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Retain Employees Who Acquire a Disibility

5 Reasons To Retain Employees Who Acquire A Disability

May 10, 2018

Employee turnover can be expensive. According to the Society for Human Resources Management, employee replacement costs can reach up to 50 to 60 percent of an employee’s annual salary!

Here are 5 reasons to retain employees who acquire a disability.

  1. They will be grateful for your support and happier to be there.


    Whether your employee is recovering from an accident, an illness or adjusting to age-related concerns such as hearing loss, vision loss, or arthritis – acquiring a disability can be a life-changing event. He or she will be grateful for your support and happier to be back to work, especially for the financial stability the job brings.  

     

  2. Average accommodation costs can be less than $500.


    An ongoing study by the Job Accommodation Network consistently shows that the benefits employers receive from making workplace accommodations greatly outweigh the costs. Employers who participated in the study reported that 59% of accommodations cost absolutely nothing to make, while the rest typically cost only $500.

     

  3. They have staying power.


    People with disabilities are reliable employees and have an overall higher job retention rate. Unlike their job-hopping peers, employees with disabilities tend to not seek new employment on a regular basis. Think of the money your business will save by avoiding yet another hiring and training process, potentially caused by high turnover rates.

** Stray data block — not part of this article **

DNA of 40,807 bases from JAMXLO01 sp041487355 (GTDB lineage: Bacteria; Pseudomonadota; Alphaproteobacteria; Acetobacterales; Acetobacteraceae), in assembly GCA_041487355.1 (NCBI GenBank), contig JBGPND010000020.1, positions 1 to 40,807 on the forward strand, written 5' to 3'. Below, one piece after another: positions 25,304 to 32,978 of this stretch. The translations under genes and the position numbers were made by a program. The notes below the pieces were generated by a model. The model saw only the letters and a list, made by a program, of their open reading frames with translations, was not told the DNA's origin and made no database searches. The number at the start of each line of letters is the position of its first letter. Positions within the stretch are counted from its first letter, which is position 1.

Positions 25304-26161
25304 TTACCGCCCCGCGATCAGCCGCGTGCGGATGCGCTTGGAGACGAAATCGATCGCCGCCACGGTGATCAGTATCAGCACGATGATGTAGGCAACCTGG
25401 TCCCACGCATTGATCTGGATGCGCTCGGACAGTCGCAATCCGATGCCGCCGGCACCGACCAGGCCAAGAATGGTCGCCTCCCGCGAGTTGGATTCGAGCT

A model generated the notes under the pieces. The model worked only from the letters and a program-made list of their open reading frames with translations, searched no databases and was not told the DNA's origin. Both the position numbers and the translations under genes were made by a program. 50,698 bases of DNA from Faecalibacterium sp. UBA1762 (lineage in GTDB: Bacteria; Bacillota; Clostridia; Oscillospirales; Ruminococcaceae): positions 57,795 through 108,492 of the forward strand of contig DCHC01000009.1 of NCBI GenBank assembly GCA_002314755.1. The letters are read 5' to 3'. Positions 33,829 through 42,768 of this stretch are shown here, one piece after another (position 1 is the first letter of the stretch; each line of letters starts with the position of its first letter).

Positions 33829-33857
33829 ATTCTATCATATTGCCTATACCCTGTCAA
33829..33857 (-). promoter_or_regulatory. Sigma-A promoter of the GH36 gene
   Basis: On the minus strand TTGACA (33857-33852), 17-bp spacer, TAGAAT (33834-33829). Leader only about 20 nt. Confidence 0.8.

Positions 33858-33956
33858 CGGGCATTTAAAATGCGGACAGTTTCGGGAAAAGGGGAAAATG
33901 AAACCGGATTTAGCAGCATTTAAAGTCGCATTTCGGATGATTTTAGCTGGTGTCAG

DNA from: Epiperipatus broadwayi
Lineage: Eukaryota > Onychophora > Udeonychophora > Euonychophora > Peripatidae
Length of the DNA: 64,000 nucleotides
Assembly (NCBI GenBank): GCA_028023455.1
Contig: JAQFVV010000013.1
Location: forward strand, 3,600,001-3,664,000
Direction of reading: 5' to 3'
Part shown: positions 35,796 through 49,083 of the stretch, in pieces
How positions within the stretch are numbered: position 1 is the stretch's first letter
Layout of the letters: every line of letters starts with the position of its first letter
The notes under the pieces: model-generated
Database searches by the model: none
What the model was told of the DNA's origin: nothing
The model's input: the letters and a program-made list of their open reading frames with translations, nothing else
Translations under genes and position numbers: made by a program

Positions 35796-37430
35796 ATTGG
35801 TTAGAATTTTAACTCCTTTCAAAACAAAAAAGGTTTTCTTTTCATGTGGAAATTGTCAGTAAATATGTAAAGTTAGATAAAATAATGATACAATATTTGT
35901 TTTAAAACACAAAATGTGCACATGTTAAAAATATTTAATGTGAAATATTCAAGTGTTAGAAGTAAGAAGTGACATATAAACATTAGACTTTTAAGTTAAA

4. You will increase workplace diversity.


    Both workers with and without disabilities benefit equally from a diverse work environment. By working alongside employees with disabilities, co-workers without disabilities will become more aware about how to make the workplace and other settings more inclusive and accessible. Employees with disabilities can also teach their coworkers about resilience in the face of challenges, and finding creative ways to solve problems or accomplish different tasks.

     

  5. You could land in legal hot water.


    Under the Americans With Disabilities Act, employers can be sued for disability discrimination in workplace situations – including harassment, failure to provide reasonable accommodations and more. As a best practice, make sure to maintain good records and documentation of any employee problems to avoid any potential problems.

 

Want to learn more? Check out this resource guide for employers related to the employment of people with disabilities. It’s full of tips on how to legally and proactively recruit, retain and promote workers with disabilities.

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